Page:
Tuesday, March 9, 2010

Chanel goes 'green'

Karl Lagerfeld, the multitasking photographer, art collector, linguist, writer, and the designer behind the powerful French brand, Chanel, added another title to his cv at the Paris prêt-à-porter season: the chic environmentalist.
The one-man fashion “storm”, had the Chanel invitations printed with his own sketch of the endangered polar bear; created an Arctic landscape from 240 tons of ice in the Grand Palais – and, then, filled the collection with fake fur.

“It’s so good now, technical advances are so perfect you can hardly tell fake fur from the real thing,” he said backstage. “Fake is not chic – we have got a new Chanel tweed to stop copies – but fake fur is.”
“It’s not global warming, it’s global-cooling!”
The audience, shivering in the Alaskan conditions of the Grand Palais, with Vanessa Paradis and Lindsay Lohan, among the front-row celebrities, would have readily agreed.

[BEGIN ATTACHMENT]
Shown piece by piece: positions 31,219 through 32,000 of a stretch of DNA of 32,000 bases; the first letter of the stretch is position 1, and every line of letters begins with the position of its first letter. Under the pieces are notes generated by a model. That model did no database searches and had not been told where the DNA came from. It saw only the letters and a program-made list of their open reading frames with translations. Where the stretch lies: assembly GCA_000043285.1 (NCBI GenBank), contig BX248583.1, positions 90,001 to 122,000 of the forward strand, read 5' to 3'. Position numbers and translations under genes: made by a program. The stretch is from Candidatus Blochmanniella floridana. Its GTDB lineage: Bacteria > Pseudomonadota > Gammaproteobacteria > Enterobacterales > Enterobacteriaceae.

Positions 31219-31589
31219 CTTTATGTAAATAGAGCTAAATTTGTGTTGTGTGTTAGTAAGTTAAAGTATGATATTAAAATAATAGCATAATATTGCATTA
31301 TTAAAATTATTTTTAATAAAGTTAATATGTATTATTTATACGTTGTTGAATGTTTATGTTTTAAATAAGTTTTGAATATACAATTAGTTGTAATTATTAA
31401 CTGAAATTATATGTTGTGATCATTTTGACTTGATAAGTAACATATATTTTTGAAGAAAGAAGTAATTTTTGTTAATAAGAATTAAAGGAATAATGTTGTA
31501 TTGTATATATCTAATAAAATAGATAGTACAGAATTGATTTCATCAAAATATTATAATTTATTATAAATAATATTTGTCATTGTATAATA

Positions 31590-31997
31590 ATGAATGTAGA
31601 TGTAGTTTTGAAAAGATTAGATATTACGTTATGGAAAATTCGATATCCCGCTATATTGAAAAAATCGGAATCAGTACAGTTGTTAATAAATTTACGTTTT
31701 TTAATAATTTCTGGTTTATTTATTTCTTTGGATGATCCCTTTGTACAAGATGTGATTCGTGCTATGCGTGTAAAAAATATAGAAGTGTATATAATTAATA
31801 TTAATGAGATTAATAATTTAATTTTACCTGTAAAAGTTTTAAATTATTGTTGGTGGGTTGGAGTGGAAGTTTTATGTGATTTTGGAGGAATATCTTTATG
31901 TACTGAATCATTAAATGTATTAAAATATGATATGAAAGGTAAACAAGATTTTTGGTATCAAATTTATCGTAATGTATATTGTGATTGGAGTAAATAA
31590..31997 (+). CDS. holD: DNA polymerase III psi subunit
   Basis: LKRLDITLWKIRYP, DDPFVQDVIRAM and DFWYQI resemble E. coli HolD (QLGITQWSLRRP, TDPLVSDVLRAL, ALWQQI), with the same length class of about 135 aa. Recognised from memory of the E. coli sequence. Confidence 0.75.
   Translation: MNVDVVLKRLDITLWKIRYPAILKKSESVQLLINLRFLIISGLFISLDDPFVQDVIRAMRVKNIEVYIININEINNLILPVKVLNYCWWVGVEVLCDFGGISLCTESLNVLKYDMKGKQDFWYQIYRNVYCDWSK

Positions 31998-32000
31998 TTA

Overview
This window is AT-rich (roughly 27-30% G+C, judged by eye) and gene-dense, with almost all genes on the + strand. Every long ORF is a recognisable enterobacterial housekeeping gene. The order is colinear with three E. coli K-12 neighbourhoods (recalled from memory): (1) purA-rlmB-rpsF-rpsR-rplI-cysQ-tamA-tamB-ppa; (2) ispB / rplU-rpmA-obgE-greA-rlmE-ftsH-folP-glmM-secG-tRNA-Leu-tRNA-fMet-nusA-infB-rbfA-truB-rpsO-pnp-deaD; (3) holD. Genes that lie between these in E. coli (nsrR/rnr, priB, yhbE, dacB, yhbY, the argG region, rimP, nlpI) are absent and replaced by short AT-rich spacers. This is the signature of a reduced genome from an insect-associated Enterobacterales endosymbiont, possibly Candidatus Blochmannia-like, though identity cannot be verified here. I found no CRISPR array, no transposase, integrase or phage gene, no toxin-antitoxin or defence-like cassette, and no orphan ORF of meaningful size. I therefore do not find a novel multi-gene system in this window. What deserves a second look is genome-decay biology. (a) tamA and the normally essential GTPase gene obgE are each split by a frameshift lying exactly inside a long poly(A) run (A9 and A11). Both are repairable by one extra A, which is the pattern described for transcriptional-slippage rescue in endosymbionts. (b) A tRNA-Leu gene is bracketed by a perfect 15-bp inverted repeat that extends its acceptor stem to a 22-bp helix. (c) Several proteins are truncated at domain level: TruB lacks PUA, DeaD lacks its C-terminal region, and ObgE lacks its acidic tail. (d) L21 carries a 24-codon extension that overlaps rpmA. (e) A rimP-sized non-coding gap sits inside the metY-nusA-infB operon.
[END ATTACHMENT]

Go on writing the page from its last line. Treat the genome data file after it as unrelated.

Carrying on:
The models strolled through a North Pole wilderness of icebergs - sculpted by the team who created the world’s largest hotel made of ice and snow, in the Swedish village of Jukkasjä - wearing shaggy, fake-fur coats, and fake-fur-trimmed tweeds.
They splashed through icy waters, left by the melting ‘bergs, in fake-fur yeti boots, and “Chanel”, two-tone shoes, covered with plastic galoshes, some of which came loose and were left floating behind, like detritus from a polar expedition.
The fake-fur flurry included woolly mammoth-look trousers, for both men and women; Inuit-style knits; and evening-wear in fake-fox, mixed with cream lace and tweed, and accessorised with ice-crystal jewellery.

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